Saturday, August 11, 2012
Life's little moments of funny timing
At 9:30 on Thursday night, when my wife unexpectedly announced she was going to bed, I did the quick math and determined I could squeeze in a short movie and still get to bed at a reasonable hour.
After perusing the options on Netflix, I decided on The Mill & the Cross, a 2011 feature by Polish director Lech Majewski, which at least one critic I read had raved about. This single bit of praise (when I had otherwise not heard of the movie) earned it a spot on my instant queue, and I decided its 95-minute running time met my needs for Thursday night. Little did I know that the movie would have very little dialogue, and long stretches where little to nothing was happening. At least the dialogue it did have was in English, a concession to the native language of its stars: Rutger Hauer, Michael York and Charlotte Ramplling.
The movie has a very interesting concept that is executed with a great amount of beauty. It imagines, fancifully, the circumstances surrounding the creation of the 1564 painting "The Procession to Calvary" by Flemish artist Pieter Bruegel the Elder (Hauer). Since art history was a late-college discovery of mine in the spring semester of my senior year -- the course I took was specifically about Flemish art from this period, and featured Bruegel heavily -- I immediately knew I'd made the right choice of what to watch. (I hadn't realized what this movie was about until I read the Netflix synopsis.)
Here is that painting:
So you can imagine the beautiful landscape that appears on screen, with that epic windmill atop that monolithic rock as an impressive centerpiece. What would seem to be a consummately analog project, however, has a few enthralling digital details that make it burst with a modern sense of freshness. As this busy image is being staged, it is often shown with frozen human actors in the foreground and a matte painting in the background (though an actual set of the background figures into the action regularly). That matte painting is not entirely stagnant, though -- stick figures in the distance, distant cows, and other elements of the background move silently; digital creations brought to life. The effect is mesmerizing.
The frozen actors up front, recreating the painting down to the detail, reminded me instantly of The Pageant of the Masters. If you aren't familiar with this, it's a festival held in nearby Laguna Beach for a couple months in the summer, and it features precisely this: actors fastidiously staging two dozen or so famous paintings. They stand against matte paintings and pose for minutes on end as a speaker describes the circumstances of the creation of the painting and puts it into a historical context. The paintings follow a particular theme each year. The pageant figured prominently into an episode of Arrested Development once.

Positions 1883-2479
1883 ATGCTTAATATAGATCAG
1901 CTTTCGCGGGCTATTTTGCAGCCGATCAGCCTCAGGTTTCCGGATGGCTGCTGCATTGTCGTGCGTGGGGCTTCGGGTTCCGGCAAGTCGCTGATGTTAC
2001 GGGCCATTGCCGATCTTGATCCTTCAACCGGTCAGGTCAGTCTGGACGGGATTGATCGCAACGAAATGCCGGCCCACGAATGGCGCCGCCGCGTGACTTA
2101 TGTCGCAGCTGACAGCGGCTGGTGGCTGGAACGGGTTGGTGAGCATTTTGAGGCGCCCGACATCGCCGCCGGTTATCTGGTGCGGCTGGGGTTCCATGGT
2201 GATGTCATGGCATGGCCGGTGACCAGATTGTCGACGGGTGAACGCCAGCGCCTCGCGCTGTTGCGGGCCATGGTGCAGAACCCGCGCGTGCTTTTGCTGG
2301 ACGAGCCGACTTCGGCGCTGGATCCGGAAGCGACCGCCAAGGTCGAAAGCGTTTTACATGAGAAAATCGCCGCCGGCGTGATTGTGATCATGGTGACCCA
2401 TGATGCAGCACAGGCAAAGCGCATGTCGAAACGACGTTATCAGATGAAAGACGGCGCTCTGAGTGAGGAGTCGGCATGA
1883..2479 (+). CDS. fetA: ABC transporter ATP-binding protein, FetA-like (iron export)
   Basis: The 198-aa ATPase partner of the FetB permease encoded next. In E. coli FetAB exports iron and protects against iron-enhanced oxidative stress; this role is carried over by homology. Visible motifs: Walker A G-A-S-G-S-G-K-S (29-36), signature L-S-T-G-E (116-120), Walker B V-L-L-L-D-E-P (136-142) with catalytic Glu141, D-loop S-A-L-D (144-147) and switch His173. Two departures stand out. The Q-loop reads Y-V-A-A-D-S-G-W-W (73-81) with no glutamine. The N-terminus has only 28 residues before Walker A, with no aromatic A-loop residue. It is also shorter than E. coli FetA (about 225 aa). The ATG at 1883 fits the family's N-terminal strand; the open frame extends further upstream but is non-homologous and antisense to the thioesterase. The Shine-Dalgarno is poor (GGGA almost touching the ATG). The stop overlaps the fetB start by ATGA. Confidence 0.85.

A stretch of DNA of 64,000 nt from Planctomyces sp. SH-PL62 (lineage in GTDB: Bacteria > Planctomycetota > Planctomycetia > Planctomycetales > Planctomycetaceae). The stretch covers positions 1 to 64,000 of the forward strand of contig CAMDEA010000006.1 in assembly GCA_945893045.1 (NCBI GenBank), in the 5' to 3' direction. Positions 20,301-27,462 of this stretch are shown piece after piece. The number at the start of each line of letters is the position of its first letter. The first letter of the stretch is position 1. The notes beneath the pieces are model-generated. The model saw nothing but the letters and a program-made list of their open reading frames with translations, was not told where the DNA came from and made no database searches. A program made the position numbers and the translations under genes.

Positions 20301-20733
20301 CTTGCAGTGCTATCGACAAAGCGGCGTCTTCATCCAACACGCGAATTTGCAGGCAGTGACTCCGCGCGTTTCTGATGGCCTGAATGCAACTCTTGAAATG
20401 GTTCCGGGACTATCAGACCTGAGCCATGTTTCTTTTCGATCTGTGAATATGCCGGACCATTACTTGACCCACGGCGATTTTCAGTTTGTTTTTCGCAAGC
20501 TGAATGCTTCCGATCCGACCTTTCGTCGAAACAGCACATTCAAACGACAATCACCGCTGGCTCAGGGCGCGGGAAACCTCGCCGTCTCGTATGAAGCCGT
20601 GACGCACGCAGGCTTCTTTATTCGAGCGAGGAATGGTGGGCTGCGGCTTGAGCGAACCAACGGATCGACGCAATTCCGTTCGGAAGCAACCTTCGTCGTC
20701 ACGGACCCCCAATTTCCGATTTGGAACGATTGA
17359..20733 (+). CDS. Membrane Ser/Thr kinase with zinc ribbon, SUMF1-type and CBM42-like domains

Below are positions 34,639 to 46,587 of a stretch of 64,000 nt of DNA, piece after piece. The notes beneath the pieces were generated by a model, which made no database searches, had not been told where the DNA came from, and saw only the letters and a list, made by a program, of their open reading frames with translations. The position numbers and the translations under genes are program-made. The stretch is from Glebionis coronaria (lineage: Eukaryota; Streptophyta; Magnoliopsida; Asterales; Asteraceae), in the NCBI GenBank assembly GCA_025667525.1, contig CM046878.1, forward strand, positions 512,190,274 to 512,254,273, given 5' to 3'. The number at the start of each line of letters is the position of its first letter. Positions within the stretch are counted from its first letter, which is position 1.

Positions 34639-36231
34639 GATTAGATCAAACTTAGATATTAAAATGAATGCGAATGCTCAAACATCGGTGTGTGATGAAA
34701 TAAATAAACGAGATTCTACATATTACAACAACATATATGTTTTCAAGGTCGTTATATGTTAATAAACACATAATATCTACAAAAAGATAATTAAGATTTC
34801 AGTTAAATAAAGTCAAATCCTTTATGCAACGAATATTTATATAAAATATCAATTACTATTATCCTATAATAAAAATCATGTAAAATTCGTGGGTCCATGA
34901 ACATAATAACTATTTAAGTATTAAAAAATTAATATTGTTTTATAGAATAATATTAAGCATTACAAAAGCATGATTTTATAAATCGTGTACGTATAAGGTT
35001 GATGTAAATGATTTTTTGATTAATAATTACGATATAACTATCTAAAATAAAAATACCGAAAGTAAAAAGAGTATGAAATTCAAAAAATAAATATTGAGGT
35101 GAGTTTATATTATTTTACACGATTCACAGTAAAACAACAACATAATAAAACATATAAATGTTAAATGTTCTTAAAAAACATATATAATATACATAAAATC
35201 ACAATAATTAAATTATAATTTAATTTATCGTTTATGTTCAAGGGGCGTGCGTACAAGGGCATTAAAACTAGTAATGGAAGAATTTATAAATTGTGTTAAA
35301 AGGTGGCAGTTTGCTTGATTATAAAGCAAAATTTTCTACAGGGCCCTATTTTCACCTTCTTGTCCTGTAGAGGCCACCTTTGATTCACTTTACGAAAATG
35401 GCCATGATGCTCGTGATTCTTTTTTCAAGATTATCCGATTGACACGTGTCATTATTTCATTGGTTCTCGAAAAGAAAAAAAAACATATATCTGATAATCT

My wife and attended in I want to say 2006. I enjoyed it, but not as much as I expected to enjoy it. My wife's appreciation of it was diminished by the fact that the combination of her contact lenses and the binoculars lenses meant she couldn't examine anything in detail. Both of us tend to forget that the pageant itself was something of a disappointment, because we had such a nice afternoon and dinner in Laguna Beach leading up to it.
The point of me telling you this is that while taking a break from the movie -- I took a couple breaks to stay awake -- I checked my email, and lo and behold, I had an email waiting for me from Pageant of the Masters.
It's not like it's the first time they've ever emailed me. I do get messages from them from time to time. But they're not the kind of organization that bombards you with spam -- it's way too hoity toity of an institution for that kind of behavior. And I usually get messages from them a couple months before the season begins, not with three weeks left before it ends.
If the fascinating "Procession to Calvary" were one of this year's paintings, I might just have to go.